Neil Armstrong: The First Human who stepped on Moon

American astronaut Neil Armstrong stepped out of the lunar landing module 'Eagle', and became the first human to walk on the moon on 20 July 1969. From around 240,000 miles away from the Earth, Armstrong quoted these words that “That’s one small step for man, one giant leap for mankind.” to billions of people listening at home.
He was born on 5 August 1930 near Wapakoneta, Ohio. July 20 1969 was the day when Neil Armstrong made history, as he became the first man to walk on the moon.
From his childhood he was fascinated towards flights and aero planes and acquired his student pilot’s license when he was 16. In 1947, Armstrong started studying aeronautical engineering at Purdue University on a U.S. Navy scholarship.
His studies got interrupted in 1949 when he was called to serve in the Korean War. Armstrong a U.S. Navy pilot flew 78 combat missions during this military conflict. He left the service in 1952, and returned to college. Few years later, Armstrong joined the National Advisory Committee for Aeronautics (NACA), which later became the National Aeronautics and Space Administration (NASA). For this government agency, he worked in different capacities; this includes serving as a test pilot and an engineer. He tested numerous of high-speed aircrafts, including the X-15, which could reach a top speed of 4,000 miles per hour.

Armstrong married Janet Shearon on January 28, 1956. The couple had two children a son Eric was born in 1957 and followed by daughter Karen in 1959. Unfortunately, Karen died in January 1962 because of the complications related to an inoperable brain tumor.

Armstrong faced a huge challenge in 1969. Along with Michael Collins and Edwin E. “Buzz” Aldrin, he was a part of NASA’s first manned mission to the moon. The trio was launched into space on July 16, 1969.  Armstrong was serving as the mission’s commander, he piloted the Lunar Module to the moon’s surface on July 20, 1969, with Buzz Aldrin aboard. Collins remained on the Command Module.
At 10:56 PM, after exiting the Lunar Module the first words of Armstrong were, “That’s one small step for man, one giant leap for mankind,” as he made his famous first step on the moon. For about two and a half hours, Armstrong and Aldrin did some experiments and collected samples. They also took photographs, including their own footprints.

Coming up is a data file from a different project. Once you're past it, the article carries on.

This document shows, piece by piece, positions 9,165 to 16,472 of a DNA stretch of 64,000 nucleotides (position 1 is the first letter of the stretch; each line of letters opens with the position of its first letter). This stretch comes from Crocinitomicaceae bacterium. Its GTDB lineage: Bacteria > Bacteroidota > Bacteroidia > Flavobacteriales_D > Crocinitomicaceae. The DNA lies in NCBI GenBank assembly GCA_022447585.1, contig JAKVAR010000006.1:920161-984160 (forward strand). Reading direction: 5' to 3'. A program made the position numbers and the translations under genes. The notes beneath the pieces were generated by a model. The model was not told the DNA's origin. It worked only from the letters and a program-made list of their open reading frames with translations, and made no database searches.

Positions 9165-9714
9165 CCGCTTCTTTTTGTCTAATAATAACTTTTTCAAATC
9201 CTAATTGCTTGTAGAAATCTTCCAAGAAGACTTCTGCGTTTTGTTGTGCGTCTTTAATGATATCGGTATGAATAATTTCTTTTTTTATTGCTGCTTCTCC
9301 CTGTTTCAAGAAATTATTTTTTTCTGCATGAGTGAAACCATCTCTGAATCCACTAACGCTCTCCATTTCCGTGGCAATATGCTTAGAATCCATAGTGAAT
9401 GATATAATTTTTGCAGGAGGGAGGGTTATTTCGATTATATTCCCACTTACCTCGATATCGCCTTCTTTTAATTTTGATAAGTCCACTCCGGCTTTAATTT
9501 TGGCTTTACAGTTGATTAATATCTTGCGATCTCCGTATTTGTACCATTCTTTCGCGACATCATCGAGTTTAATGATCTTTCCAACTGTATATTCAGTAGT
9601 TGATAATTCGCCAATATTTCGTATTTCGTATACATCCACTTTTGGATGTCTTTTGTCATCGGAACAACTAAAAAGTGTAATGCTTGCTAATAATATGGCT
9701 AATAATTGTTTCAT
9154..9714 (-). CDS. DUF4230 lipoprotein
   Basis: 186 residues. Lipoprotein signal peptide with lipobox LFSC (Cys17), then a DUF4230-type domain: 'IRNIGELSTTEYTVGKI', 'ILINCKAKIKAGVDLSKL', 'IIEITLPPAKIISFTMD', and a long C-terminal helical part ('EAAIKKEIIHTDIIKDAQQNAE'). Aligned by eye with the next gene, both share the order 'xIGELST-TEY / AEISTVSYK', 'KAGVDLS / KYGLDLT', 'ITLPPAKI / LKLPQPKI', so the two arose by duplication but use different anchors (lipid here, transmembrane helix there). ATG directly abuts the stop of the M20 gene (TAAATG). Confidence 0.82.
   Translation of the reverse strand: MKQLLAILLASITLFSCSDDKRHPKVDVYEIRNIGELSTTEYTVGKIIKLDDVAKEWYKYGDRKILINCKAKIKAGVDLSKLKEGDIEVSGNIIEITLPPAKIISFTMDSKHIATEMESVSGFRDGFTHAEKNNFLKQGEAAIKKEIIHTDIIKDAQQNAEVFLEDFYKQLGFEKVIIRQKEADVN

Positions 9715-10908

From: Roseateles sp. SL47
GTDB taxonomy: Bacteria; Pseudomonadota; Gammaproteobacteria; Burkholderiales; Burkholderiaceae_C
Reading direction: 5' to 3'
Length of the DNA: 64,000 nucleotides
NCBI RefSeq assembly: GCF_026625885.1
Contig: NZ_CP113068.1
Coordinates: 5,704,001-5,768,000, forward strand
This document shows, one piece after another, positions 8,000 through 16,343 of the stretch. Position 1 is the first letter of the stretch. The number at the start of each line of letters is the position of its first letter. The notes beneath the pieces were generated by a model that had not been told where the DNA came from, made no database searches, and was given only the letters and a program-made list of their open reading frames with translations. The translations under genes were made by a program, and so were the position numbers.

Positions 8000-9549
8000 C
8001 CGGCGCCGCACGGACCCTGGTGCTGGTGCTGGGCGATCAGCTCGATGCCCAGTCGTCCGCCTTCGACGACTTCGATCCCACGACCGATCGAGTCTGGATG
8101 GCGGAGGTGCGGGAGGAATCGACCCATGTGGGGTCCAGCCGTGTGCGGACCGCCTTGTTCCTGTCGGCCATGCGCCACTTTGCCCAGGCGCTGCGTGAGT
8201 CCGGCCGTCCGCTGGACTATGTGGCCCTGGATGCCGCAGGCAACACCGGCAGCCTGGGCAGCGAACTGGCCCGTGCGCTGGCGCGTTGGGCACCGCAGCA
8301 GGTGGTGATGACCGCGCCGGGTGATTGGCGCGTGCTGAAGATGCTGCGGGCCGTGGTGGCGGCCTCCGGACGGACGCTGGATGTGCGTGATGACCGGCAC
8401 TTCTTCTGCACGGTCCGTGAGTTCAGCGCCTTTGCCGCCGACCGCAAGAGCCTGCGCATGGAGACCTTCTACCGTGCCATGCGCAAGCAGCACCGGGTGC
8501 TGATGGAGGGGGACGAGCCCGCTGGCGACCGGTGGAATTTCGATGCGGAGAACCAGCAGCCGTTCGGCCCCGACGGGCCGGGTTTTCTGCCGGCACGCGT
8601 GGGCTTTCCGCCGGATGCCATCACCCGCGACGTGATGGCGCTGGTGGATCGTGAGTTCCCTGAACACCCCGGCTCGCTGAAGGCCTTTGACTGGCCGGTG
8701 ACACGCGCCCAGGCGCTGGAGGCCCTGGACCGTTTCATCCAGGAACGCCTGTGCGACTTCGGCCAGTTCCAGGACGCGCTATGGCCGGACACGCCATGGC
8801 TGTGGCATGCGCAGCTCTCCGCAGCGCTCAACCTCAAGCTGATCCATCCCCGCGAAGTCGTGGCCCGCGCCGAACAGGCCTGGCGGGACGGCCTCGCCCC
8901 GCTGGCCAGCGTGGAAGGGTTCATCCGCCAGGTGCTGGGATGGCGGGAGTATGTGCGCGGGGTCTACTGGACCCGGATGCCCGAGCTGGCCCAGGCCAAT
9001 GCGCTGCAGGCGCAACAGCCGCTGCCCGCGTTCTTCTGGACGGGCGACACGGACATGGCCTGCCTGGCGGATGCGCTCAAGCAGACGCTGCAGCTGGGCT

Returning on July 24, 1969, the Apollo 11 craft came down in the Pacific Ocean west of Hawaii. The crew and the craft were picked up by the U.S.S. Hornet, and the three astronauts were put into quarantine for three weeks.
Later on, all the three Apollo 11 astronauts were given a warm welcome. Crowds covered the streets of New York City to cheer and celebrate the famous heroes who were honored in a ticker-tape parade. Armstrong received many awards for his efforts, including the Medal of Freedom and the Congressional Space Medal of Honor.
Armstrong continued his work with NASA, serving as deputy associate administrator for aeronautics until 1971. After leaving NASA, he joined the faculty of the University of Cincinnati as a professor of aerospace engineering. Armstrong remained at the university for eight years. Staying active in his field, he served as the chairman of Computing Technologies for Aviation, Inc., from 1982 to 1992.
He also helped at difficult times, Armstrong also served as vice chairman of the Presidential Commission on the space shuttle Challenger accident in 1986. The commission investigated the explosion of the Challenger on January 28, 1986, which took the lives of its crew, including school teacher Christa McAuliffe.
Armstrong despite being one of the most famous astronauts in history, he usually shied away from the public eye. He was lesser interested in media and interviews. He gave a rare interview to the news program 60 Minutes in 2006. He described the moon to interviewer Ed Bradley, saying that “It’s a brilliant surface in that sunlight. The horizon seems quite close to you because the curvature is so much more pronounced than here on earth. It’s an interesting place to be. I recommend it.” That same year, his authorized biography came out. “First Man: The Life of Neil A. Armstrong” was written by James R. Hansen, who conducted interviews with Armstrong, his family, and his friends and associates.
Armstrong and his first wife divorced in 1994. He spent his final years with his second wife, Carol, in Indian Hill, Ohio. He died at age 82 on August 25, 2012, several weeks after undergoing heart surgery.

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